Offshore Savings Tax

Tax authorities in the United Kingdom and the United States such as Her Majesty’s Revenue and Customs (HMRC) and the Internal Revenue Service (IRS) are making many efforts to tackle funds deposited in offshore tax free bank accounts. Until recently, the act of freeing oneself from overwhelming tax burdens only turned into what seems like a mad dog hunt to amass revenue for treasuries.

Offshore tax havens generally do not impose taxes on offshore savings, but the insistence of U.S and U.K tax authorities to apply offshore savings taxes only make many more of us scared of exercising the legal right to establish offshore tax exempt savings. Both the IRS and HMRC have offered amnesties as a way of assisting holders of offshore savings from facing the full penalties of avoiding offshore savings tax.

It is unfortunate that it almost seems as though offshore savings are placed in the names of governments rather than in the names of the rightful owners, owing to the fact that interests on tax free offshore savings are often paid in gross amounts, which governments scoop and claim as theirs.

In Isle of Man and Guernsey where the EU Savings Tax Directive was implemented for levying EU offshore savings taxes on offshore accounts in these countries, offshore savings taxes are paid out in lump sums to the respective tax authorities in order to avoid giving out information on the personal identity of offshore savings holders. This way of handling the demands of the EU’s directive on offshore savings tax by offshore banks in the EU demonstrates the willingness and commitment of offshore banks to continue providing banking privacy and confidentiality to its clients despite the imposition of offshore savings taxes and laws.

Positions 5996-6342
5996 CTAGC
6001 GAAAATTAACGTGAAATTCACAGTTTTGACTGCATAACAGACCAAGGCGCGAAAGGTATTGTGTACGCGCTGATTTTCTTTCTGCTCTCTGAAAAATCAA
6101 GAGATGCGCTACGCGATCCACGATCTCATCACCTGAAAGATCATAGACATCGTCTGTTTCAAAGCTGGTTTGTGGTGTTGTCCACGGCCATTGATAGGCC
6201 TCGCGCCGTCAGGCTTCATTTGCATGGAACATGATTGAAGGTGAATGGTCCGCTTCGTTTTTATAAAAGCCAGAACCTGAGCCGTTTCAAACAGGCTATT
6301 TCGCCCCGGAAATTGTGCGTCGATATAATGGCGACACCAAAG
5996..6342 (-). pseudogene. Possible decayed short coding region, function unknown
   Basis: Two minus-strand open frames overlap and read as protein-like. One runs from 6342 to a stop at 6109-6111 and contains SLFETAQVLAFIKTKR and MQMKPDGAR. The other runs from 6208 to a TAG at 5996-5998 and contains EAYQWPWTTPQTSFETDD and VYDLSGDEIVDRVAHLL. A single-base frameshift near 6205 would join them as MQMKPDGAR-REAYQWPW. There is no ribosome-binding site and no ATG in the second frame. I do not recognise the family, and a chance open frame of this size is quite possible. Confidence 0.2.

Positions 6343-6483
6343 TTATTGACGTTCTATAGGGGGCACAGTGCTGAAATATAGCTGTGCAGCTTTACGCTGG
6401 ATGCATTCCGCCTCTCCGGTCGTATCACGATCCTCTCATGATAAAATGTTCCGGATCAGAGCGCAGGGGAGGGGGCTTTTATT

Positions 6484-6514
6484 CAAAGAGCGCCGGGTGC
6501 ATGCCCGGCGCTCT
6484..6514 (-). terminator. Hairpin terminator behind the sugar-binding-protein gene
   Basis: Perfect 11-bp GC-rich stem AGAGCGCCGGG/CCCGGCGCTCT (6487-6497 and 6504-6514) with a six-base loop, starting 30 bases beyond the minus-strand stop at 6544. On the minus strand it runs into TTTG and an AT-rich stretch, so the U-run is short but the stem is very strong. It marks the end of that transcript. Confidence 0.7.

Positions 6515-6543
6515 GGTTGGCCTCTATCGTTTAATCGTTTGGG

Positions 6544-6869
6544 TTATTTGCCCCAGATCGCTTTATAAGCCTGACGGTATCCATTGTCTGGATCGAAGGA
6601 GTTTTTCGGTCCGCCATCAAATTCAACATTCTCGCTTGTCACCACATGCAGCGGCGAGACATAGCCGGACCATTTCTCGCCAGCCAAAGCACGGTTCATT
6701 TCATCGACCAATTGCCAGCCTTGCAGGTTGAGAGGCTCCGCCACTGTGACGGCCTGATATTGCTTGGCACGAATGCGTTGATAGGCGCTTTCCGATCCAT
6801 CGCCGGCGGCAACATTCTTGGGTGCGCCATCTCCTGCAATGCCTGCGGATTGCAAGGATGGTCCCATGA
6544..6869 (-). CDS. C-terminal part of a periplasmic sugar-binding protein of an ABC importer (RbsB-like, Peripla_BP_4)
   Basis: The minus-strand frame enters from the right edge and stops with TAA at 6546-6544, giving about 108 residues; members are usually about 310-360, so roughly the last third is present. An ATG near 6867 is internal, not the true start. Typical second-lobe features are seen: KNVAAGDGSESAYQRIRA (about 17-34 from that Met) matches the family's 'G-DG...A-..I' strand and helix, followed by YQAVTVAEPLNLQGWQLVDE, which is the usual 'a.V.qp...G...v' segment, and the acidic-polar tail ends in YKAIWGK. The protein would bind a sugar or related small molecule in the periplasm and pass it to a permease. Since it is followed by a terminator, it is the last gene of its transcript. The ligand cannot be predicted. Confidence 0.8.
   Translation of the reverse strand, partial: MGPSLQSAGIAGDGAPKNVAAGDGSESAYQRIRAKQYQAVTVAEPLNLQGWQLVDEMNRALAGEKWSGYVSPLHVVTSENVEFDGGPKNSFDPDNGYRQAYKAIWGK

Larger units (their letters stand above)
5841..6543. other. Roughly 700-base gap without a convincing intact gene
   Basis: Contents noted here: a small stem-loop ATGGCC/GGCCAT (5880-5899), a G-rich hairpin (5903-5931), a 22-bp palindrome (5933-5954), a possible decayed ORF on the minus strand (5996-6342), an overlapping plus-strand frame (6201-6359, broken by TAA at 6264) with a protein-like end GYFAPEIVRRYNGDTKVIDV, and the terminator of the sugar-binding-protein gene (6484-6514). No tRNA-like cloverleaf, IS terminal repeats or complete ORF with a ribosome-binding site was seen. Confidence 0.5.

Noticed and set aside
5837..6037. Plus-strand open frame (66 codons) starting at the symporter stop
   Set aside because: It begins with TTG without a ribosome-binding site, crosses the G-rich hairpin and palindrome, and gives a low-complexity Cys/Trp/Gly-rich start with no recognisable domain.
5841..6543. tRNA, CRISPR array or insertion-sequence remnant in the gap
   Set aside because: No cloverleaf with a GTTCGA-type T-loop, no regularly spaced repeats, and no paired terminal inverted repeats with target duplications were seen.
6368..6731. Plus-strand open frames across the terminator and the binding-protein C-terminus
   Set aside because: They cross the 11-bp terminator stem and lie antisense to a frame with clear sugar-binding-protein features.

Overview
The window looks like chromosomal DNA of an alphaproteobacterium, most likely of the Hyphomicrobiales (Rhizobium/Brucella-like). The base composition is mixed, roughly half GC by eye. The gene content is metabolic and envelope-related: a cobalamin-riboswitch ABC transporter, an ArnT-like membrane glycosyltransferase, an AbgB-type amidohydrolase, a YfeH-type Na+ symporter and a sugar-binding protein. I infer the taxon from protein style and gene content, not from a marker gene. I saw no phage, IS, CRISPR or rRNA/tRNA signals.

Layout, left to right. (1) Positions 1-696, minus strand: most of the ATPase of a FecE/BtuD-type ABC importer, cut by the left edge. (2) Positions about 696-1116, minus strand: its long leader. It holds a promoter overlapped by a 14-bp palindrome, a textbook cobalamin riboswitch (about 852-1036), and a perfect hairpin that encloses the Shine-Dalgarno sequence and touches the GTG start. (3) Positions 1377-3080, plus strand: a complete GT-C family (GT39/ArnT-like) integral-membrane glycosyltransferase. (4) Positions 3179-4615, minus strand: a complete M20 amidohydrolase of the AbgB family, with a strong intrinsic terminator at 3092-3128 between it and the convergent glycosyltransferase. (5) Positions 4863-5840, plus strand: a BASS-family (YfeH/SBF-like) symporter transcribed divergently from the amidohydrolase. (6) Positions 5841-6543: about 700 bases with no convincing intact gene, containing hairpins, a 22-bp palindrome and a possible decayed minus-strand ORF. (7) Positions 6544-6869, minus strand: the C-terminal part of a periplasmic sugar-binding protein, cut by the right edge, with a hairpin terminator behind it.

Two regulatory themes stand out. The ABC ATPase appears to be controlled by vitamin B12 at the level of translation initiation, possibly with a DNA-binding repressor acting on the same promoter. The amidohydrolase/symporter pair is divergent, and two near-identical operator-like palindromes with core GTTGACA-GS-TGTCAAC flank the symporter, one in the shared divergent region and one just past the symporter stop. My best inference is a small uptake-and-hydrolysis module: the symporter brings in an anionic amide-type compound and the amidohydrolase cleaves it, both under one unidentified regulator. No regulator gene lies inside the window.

However, unlike the U.S which places offshore savings taxes on both personal and corporate accounts, the EU directive on offshore tax free savings exempts offshore company accounts and is only levied on personal offshore accounts and on offshore tax havens that are members of the European Union and Dependencies of an EU country. The application of the offshore tax savings directive only within the EU, however, makes it legally possible to open offshore tax free savings in non EU states within the region as well as in offshore tax havens where well established respected offshore savings privacy laws exist and zero offshore savings taxes are levied.

In the countries where interests on offshore savings must be declared, the account owners are advised to do meet the necessary offshore savings taxes by filing the necessary reporting requirements while in the meantime seeking sound legal tax advice either from the bank or a tax lawyer about offshore entities that are specially structured for offshore savings tax purposes. Offshore banks are also often equipped with legal tax advisers who are able to guide savings holders into various legal and safe tax deferment strategies which help in reducing the amount of funds that can be lost through offshore savings tax. All in all, offshore tax free savings are useful to both corporate entities and private individuals since offshore savings do not only provide an efficient means of saving, but allows for a platform from which international business can be done effectively.

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